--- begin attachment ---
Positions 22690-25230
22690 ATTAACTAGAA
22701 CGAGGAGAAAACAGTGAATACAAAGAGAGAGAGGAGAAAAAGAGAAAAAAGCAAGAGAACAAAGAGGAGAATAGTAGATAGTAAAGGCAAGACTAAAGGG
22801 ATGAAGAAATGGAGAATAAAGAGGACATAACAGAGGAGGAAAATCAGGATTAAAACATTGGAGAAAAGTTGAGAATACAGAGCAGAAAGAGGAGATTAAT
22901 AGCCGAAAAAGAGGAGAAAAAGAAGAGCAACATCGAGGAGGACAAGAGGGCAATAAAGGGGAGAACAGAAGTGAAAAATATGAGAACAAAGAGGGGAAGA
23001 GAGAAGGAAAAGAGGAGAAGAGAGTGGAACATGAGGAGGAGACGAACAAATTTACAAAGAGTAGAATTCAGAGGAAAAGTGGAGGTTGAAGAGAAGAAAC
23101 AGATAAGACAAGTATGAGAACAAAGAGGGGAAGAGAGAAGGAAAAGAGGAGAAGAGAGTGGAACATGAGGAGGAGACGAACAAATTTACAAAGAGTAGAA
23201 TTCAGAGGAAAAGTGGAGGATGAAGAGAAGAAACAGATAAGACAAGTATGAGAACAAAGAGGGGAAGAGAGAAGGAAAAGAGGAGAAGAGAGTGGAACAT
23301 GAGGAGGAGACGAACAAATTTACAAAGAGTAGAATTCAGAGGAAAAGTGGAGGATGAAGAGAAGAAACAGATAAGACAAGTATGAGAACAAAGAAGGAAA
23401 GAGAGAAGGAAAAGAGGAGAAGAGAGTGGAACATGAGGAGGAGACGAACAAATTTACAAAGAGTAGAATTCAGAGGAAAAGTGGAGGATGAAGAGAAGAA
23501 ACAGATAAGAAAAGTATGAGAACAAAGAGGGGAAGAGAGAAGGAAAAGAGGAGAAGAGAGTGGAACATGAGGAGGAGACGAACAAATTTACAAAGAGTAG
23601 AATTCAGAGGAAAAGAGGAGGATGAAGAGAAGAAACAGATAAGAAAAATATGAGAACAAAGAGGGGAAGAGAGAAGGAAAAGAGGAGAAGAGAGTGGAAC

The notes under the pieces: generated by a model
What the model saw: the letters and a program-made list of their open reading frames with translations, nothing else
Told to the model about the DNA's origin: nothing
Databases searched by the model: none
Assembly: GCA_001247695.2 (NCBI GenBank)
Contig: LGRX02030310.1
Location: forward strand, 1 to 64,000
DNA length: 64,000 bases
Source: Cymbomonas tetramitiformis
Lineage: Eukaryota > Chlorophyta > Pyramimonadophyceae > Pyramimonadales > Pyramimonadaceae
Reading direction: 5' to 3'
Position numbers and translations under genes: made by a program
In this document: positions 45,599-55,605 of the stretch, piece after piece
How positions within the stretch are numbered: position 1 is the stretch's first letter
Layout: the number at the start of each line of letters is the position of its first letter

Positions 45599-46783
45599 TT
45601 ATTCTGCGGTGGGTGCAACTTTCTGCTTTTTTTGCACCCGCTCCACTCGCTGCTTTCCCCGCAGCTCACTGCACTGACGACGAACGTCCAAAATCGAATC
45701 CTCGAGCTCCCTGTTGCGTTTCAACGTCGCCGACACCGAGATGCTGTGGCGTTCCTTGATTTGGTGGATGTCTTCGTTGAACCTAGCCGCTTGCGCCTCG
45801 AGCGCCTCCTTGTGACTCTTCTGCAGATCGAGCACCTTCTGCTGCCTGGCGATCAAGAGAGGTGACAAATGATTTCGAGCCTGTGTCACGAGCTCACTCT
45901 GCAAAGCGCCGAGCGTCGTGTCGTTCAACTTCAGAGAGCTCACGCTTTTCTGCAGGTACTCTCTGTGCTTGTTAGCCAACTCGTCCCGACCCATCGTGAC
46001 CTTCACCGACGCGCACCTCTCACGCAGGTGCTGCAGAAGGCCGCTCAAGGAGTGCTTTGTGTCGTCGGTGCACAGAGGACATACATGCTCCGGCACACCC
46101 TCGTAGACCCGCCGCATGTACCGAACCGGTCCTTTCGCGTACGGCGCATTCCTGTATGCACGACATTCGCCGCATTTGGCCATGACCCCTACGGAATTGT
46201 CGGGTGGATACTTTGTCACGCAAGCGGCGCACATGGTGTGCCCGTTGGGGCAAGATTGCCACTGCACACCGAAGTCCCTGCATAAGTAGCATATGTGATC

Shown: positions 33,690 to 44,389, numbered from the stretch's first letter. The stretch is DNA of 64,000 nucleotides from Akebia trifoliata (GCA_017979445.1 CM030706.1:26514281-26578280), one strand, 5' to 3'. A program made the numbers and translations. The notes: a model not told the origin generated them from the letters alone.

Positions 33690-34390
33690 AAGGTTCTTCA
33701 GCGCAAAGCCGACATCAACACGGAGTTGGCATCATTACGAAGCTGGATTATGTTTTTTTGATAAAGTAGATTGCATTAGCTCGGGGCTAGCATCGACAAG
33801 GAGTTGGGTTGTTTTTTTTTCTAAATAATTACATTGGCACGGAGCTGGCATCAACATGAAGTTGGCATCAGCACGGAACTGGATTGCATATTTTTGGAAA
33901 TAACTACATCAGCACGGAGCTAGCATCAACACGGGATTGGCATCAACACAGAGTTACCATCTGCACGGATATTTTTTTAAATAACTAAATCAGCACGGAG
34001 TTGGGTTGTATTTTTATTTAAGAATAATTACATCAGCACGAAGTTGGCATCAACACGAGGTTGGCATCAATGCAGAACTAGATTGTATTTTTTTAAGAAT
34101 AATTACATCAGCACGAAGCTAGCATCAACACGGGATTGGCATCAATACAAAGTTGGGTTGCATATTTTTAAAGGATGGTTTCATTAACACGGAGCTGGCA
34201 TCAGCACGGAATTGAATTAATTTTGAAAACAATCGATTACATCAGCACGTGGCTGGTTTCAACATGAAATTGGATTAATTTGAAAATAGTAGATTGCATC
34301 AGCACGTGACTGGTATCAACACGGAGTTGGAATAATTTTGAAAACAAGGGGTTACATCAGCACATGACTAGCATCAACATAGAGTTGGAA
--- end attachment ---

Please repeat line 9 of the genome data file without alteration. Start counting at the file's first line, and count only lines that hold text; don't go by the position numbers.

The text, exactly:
23301 GAGGAGGAGACGAACAAATTTACAAAGAGTAGAATTCAGAGGAAAAGTGGAGGATGAAGAGAAGAAACAGATAAGACAAGTATGAGAACAAAGAAGGAAA